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Old 03-24-2013, 03:27 PM   #190
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I'm quite sure NAPA oil is Valvoline. I used that when in Alaska when I didn't use Castrol GTX. I use Castrol a lot as a carry over from motorcycling days. I read a test/article on oils in a motorcycle magazine and the Castrol scored right under the synthetics. This test was done w racing motorcycles running at racing speeds w very high temps. Must have been a good additive package. I never did run synthetic in my motorcycles.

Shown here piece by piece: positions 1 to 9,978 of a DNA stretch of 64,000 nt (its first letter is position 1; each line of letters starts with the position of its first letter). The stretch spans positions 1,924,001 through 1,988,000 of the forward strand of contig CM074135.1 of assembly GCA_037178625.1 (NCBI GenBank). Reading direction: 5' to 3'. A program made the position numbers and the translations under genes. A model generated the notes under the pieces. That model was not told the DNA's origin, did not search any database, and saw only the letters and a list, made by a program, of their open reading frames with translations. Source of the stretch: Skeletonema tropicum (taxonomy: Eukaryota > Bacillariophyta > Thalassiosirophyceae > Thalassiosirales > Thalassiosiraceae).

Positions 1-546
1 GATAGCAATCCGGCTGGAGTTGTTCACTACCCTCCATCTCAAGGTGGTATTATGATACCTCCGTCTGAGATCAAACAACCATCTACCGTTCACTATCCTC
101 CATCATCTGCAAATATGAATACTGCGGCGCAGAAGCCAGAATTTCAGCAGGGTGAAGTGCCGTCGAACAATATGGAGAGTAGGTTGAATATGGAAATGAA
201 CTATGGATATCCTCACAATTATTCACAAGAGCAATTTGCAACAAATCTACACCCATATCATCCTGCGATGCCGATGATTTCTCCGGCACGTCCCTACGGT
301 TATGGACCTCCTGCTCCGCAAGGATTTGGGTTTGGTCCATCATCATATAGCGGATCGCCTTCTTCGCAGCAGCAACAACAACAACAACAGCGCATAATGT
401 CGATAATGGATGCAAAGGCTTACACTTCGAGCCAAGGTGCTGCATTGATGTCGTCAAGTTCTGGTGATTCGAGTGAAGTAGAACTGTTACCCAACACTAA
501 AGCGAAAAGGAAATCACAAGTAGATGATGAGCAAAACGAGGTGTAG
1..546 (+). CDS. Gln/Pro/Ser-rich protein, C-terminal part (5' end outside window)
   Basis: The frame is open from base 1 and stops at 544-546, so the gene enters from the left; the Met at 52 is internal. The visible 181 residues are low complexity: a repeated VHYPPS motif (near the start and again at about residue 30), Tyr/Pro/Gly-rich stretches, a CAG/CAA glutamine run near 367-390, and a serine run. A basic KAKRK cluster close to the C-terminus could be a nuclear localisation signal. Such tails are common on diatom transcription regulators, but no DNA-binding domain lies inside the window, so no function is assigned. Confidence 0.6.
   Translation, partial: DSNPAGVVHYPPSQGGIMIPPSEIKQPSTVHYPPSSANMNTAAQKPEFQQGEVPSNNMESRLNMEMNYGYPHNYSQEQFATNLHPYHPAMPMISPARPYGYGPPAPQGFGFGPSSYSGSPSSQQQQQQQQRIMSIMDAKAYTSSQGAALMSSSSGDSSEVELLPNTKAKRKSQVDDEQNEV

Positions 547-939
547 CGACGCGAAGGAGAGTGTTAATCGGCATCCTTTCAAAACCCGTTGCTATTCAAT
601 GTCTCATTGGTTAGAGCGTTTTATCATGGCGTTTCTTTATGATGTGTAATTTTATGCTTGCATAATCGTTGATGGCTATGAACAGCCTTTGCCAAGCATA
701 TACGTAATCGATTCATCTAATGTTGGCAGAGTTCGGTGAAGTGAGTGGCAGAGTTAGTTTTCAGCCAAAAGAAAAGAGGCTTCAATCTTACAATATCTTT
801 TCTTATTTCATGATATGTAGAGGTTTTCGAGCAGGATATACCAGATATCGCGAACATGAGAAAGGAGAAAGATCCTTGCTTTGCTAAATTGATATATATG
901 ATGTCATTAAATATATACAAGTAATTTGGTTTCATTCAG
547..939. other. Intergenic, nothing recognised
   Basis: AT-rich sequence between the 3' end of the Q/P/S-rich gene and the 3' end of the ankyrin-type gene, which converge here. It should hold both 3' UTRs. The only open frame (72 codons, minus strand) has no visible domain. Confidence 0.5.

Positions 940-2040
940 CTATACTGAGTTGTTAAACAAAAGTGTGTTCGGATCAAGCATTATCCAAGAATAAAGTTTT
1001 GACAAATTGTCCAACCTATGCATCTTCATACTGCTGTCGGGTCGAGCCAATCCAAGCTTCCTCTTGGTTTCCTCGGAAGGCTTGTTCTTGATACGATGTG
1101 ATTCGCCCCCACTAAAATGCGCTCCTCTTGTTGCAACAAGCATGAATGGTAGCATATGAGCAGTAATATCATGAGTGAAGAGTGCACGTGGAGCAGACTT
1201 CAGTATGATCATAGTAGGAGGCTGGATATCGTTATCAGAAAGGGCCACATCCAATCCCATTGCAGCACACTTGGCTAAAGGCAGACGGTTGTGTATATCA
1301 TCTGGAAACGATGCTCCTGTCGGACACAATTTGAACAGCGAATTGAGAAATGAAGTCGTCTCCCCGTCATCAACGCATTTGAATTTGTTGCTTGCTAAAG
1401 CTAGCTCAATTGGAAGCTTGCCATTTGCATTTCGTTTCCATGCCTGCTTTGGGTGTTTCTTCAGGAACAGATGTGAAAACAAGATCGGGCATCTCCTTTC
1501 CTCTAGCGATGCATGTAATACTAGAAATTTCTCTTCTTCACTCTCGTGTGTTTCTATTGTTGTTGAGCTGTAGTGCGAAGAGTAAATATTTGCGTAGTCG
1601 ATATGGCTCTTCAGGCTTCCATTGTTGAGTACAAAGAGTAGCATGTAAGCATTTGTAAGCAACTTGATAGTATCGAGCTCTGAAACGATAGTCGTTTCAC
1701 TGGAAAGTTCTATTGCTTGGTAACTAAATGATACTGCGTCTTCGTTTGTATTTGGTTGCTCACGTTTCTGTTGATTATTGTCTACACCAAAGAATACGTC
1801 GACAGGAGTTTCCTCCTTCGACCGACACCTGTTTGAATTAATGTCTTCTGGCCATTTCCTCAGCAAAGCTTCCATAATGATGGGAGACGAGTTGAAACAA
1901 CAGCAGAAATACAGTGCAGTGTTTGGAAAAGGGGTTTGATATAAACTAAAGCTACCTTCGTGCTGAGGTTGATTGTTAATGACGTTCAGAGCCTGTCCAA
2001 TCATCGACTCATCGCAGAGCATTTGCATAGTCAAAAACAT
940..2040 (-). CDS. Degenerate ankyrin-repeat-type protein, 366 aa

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Old 03-24-2013, 06:58 PM   #191
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A diesel engine is a fairly difficult lubrication application, mainly because of the fuel and soot loading. Good oils will use TAN boosters to alleviate the acidity of the partially burnt acidic fuel, dispersants and detergents for soot control, and antioxidants for high temperature and longevity. The base oil is nearly irrelevant for the application. Use a great quality petroleum base oil with a high VI and change your oil and filter often.

PS: I like synthetics, just not for this application.

PPS: The synthetic oil used in aero-derivative gas turbines is typically an organic ester due to high contact temperatures. Completely different animal. Frame gas turbines and steam turbines often run regular hydro cracked petroleum base oil.